Take the 2-minute tour ×
Stack Overflow is a question and answer site for professional and enthusiast programmers. It's 100% free, no registration required.

I'm thinking about the tokenizer here.
Each token calls a different function inside the parser.
What is more efficient:

  • A map of std::functions/boost::functions
  • A switch case
share|improve this question

6 Answers 6

up vote 12 down vote accepted

STL Map that comes with visual studio 2008 will give you O(log(n)) for each function call since it hides a tree structure beneath. With modern compiler (depending on implementation) , A switch statement will give you O(1) , the compiler translates it to some kind of lookup table. So in general , switch is faster.

However , consider the following facts:

The difference between map and switch is that : Map can be built dynamically while switch can't. Map can contain any arbitrary type as a key while switch is very limited to c++ Primitive types (char , int , enum , etc...).

By the way , you can use a hash map to achieve nearly O(1) dispatching (though , depending on the hash table implementation , it can sometimes be O(n) at worst case). Even though , switch will still be faster.

Edit

I am writing the following only for fun and for the matter of the discussion

I can suggest an nice optimization for you but it depends on the nature of your language and whether you can expect how your language will be used.

When you write the code: You divide your tokens into two groups , one group will be of very High frequently used and the other of low frequently used. You also sort the high frequently used tokens. For the high frequently tokens you write an if-else series with the highest frequently used coming first. for the low frequently used , you write a switch statement.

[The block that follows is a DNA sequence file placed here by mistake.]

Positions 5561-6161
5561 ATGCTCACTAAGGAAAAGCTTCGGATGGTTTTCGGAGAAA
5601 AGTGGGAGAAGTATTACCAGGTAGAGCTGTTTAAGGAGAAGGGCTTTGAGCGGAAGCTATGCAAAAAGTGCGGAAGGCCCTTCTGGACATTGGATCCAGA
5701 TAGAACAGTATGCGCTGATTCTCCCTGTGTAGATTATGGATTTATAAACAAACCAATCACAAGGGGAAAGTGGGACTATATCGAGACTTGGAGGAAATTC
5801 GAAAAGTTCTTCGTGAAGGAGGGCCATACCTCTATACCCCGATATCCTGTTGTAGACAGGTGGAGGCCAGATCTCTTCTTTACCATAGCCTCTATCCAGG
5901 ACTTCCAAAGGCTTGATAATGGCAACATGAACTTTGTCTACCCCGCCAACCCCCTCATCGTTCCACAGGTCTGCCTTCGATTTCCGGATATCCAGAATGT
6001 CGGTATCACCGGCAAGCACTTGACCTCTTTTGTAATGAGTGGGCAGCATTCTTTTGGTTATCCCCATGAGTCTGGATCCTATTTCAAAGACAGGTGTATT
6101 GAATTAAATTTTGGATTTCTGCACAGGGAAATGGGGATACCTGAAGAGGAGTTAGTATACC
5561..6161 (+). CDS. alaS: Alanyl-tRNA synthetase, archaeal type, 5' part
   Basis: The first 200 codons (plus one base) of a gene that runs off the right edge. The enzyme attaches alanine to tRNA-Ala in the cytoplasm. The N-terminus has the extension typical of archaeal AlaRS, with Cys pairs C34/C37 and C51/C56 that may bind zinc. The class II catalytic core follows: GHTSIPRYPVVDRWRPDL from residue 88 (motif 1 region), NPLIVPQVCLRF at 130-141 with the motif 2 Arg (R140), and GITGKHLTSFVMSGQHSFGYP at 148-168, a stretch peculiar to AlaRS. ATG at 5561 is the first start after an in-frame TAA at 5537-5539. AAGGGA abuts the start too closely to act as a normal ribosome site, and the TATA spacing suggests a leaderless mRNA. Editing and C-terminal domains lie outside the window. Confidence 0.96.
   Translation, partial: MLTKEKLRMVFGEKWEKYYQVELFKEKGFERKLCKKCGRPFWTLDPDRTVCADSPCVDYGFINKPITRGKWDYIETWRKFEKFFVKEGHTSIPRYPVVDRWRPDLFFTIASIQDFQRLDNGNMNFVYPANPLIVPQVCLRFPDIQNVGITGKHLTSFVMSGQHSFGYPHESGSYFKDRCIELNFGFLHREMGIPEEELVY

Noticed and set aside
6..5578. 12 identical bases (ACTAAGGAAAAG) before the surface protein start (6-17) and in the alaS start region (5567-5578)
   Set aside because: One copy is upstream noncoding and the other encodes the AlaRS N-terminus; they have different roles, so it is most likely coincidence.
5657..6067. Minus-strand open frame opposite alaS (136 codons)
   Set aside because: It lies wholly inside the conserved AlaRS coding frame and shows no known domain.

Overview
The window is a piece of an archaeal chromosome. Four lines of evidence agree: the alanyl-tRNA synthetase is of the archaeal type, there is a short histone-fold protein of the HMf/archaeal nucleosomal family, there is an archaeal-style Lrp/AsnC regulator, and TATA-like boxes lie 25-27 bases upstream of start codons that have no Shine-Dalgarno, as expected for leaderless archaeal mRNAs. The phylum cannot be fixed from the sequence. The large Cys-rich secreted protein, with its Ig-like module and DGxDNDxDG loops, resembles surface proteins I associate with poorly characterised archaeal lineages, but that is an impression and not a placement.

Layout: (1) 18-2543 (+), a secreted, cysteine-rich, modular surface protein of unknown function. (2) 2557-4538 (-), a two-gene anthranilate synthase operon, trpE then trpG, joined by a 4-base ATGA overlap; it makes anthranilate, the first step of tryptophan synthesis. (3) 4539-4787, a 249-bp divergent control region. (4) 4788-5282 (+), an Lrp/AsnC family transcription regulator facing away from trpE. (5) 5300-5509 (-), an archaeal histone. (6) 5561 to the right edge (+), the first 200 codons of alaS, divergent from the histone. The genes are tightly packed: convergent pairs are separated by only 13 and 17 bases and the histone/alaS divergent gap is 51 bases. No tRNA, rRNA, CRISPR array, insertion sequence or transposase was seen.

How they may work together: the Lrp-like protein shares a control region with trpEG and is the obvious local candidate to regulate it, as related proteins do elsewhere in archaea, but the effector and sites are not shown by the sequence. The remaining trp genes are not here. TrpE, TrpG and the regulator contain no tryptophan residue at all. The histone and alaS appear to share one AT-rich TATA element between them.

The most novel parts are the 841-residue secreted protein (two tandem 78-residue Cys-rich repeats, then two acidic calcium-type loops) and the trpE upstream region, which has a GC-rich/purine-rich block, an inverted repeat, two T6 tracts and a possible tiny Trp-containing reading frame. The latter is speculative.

The idea is to use the CPU branch prediction in order to even avoid another level of indirection (assuming the condition checking in the if statement is nearly costless). in most cases the CPU will pick the correct branch without any level of indirection . They will be few cases however that the branch will go to the wrong place. Depending on the nature of your languege , Statisticly it may give a better performance.

Edit : Due to some comments below , Changed The sentence telling that compilers will allways translate a switch to LUT.

share|improve this answer
4  
The compiler may convert it to a lookup table, but there is no requirement that it do so. If it doesn't, it will be O(N). –  anon May 31 '09 at 12:01
    
All parsers I've seen use a switch case. Is there a good reason for that? –  the_drow May 31 '09 at 12:06
2  
like yossi1981 said, a switch statement is in most cases much faster. so if you have the choice (usually parsers (or more likely the tokenizer/lexer) follow a specific syntax, not made up in runtime) you should prefer a switch. –  Idan K May 31 '09 at 12:22
    
I don't understand how you can answer that :) O(log(n)) is still slower than a lookup table. If you don't trust your compiler enough to transform a switch into a lookup table, well use directly a lookup table: it's quite easy to implement. But using a map really looks like an important overhead here. –  NicDumZ May 31 '09 at 13:24
    
@ "you can use a hash map to achieve nearly O(1) dispatching, [...] but it can sometimes be O(n) at worst case". True. Cost is not evolving with the size. But that cost is really high, compared to the cost of an indirect jump. And by the way @Neil I can't cite any decent compiler which is stupidly testing linearly all the switch values. It's not a language requirement, but all non-experimental compilers do it :)) –  NicDumZ May 31 '09 at 13:35

I would suggest reading switch() vs. lookup table? from Joel on Software. Particularly, this response is interesting:

" Prime example of people wasting time trying to optimize the least significant thing."

Yes and no. In a VM, you typically call tiny functions that each do very little. It's the not the call/return that hurts you as much as the preamble and clean-up routine for each function often being a significant percentage of the execution time. This has been researched to death, especially by people who've implemented threaded interpreters.